The Reverend Dr. Martin Luther King, Jr. Series acknowledges the life and vast contributions of Dr. King in creating a more just and democratic society. Through a variety of events and programming, it provides RISD and the local community with meaningful moments for service, reflection, self-development, inspiration and celebration.
MLK Series 2021 | series retrospective
At the heart of the series is the MLK Keynote Lecture, which highlights the role of creative endeavor in advancing democracy and equity and helps illuminate the sentiment that Dr. King articulated when he said “our lives begin to end the day we become silent about things that matter.” Each year RISD invites a speaker to campus who through their work upholds Dr. King’s values and whose service and commitment to justice make an indelible difference in the world.
In consideration of the ongoing global pandemic, economic mindfulness and the displacement of the RISD community during Wintersession, this year the Center for Social Equity and Inclusion offers an MLK Series Retrospective. This e-retrospective invites each of us to engage the richness within the Series’ past keynote addresses. Our hope is to provide our creative community with fresh inspiration and a renewed resolve to advance every cause of dignity, justice and equity for all.
MLK Keynote addresses and lectures (2012-20)
In her acclaimed bestseller The New Jim Crow: Mass Incarceration in the Age of Colorblindness, Michelle Alexander peels back the curtain on systemic racism in the US prison system. With equal force and candor on stage, she breaks the silence about racial injustice in the modern legal system to reveal how mass incarceration has come to replace segregation. Alexander explores the myths surrounding our criminal justice system from a racial and ethical standpoint and offers solutions for combating this epidemic.
Delivering an emphatic wakeup call from the "colorblind slumber" that our country has fallen under, Alexander leaves audiences with a new perspective on the challenges facing the civil rights community and a call to action for a multiracial, multi-ethnic human rights movement for justice in America.
Cornel West, a professor, philosopher, author and activist, is professor of the practice of public philosophy at Harvard University and a professor emeritus at Princeton University. He has also taught at Union Theological Seminary, Yale, and the University of Paris and has written and edited many books about race and democracy, including Race Matters, Democracy Matters and the memoir Brother West: Living and Loving Out Loud. His book, Black Prophetic Fire, offers an unflinching look at visionary 19th- and 20th-century African American leaders and their legacies.
West has appeared in more than 25 documentaries and films, including Examined Life, Call & Response, Sidewalk and Stand – in addition to his film debut in the Matrix. In communicating with a vast variety of publics, West is committed to keeping alive Martin Luther King, Jr.'s legacy of truth-telling and bearing witness to love and justice.
The writing of Roxane Gay garner international acclaim for its reflective, no-holds-barred exploration of feminism and social criticism. With a deft eye on modern culture, she brilliantly critiques its ebb and flow with both wit and ferocity. Words like “courage,” “humor,” and “smart” are frequently deployed when describing Gay. Her collection of essays, Bad Feminist, is universally considered the quintessential exploration of modern feminism.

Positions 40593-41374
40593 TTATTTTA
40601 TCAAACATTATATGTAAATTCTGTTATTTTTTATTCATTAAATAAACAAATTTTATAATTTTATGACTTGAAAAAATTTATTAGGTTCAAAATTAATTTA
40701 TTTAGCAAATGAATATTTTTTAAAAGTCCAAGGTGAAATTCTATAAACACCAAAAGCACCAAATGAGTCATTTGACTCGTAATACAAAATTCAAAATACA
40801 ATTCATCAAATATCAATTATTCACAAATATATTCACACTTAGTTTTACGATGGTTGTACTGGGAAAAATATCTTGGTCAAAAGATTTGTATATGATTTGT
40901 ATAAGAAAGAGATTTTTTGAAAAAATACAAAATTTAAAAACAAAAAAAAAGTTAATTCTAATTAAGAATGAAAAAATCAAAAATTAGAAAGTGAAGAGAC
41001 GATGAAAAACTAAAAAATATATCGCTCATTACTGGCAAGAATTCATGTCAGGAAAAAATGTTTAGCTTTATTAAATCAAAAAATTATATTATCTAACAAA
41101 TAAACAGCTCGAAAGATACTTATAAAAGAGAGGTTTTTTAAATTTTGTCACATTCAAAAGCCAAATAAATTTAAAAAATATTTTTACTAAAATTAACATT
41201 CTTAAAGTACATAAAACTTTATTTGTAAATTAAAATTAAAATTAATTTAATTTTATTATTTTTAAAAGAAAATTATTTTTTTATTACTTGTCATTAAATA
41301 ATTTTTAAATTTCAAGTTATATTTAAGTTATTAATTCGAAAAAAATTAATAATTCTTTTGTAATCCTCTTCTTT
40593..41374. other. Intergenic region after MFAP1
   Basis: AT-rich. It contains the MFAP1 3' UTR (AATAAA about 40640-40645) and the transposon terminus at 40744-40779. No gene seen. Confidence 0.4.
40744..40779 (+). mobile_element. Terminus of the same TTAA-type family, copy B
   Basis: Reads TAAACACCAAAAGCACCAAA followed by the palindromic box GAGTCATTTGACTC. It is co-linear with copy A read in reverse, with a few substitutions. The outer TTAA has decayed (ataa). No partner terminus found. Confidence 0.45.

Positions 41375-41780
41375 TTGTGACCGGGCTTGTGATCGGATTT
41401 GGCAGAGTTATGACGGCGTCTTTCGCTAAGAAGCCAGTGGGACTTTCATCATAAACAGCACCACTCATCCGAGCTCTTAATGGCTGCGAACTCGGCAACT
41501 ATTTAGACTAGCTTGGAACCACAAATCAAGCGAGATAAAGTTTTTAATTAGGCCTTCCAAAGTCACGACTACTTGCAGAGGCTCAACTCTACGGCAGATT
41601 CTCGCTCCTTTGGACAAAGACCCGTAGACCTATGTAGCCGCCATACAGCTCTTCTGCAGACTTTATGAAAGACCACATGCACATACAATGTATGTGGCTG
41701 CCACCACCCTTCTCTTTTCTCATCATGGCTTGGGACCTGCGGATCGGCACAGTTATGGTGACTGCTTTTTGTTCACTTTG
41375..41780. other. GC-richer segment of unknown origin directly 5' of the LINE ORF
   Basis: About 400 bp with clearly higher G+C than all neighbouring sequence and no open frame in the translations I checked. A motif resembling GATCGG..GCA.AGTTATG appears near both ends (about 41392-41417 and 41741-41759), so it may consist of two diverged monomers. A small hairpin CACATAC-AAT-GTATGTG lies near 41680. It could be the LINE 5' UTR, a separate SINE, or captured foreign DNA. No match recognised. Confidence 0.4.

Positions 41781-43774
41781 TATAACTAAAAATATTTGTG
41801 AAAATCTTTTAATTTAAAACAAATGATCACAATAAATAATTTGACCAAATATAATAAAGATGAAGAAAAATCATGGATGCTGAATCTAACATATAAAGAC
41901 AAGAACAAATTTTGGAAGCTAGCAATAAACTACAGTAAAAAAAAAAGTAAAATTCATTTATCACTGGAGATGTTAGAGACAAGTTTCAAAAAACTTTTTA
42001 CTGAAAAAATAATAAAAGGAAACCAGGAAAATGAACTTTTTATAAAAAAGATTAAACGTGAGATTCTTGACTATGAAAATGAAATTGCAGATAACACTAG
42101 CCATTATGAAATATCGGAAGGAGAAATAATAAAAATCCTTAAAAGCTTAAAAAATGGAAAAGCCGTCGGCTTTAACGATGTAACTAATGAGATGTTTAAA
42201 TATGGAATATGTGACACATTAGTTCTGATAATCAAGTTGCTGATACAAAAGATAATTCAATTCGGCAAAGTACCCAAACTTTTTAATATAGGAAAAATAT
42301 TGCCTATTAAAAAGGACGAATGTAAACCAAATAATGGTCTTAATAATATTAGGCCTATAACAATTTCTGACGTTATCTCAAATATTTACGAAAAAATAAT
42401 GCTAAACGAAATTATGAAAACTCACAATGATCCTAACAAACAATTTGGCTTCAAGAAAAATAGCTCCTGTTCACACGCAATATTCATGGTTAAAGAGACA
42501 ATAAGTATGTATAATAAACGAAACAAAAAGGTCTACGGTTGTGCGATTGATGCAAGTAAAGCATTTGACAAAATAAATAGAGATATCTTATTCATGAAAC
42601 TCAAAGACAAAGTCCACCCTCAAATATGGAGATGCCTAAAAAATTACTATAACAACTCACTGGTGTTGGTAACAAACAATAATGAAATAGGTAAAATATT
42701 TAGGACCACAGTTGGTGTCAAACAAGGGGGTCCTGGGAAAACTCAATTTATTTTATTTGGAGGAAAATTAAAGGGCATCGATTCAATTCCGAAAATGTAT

Gay is a contributing op-ed writer for The New York Times, co-editor of PANK, and formerly nonfiction editor at The Rumpus. She is the first black woman to ever write for Marvel, writing a comic series in the Black Panther universe called World of Wakanda. Gay fronts a small army of avid fans on social media and, when she finds the time, she dominates the occasional Scrabble tournament.
Lee Mun Wah is an internationally renowned Chinese American documentary filmmaker, author, poet, Asian folkteller, educator, community therapist and master diversity trainer. For more than 25 years he was a resource specialist and counselor in the San Francisco Unified School District. He later became a consultant to schools, working with students that had severe learning and behavioral issues.
Lee is now the Executive Director of Stirfry Seminars & Consulting, a diversity training company that provides educational tools and workshops on issues pertaining to cross-cultural communication and awareness, mindful facilitation, and conflict mediation techniques. He is the author of the book Let’s Get Real—What People of Color Can’t Say & Whites Won’t Ask and his award-winning films include, Stolen Ground, about the experience of Asian Americans, The Color of Fear and If These Halls Could Talk, which deals with college students and their perspectives on race and racism.
An artist, educator and human rights activist, Emory Douglas served as the Minister of Culture for the Black Panther Party from 1967-80. Douglas has been heralded and is widely-known for his political drawings, graphic design and illustrations in the Black Panther Newspaper.
After his tenure as Minister of Culture, Douglas worked for 21 years as the layout artist and graphic designer for the San Francisco-based Sun Reporter Publishing Company. His work remains fully anchored in social justice and health with emphasis on the global consciousness and connectedness.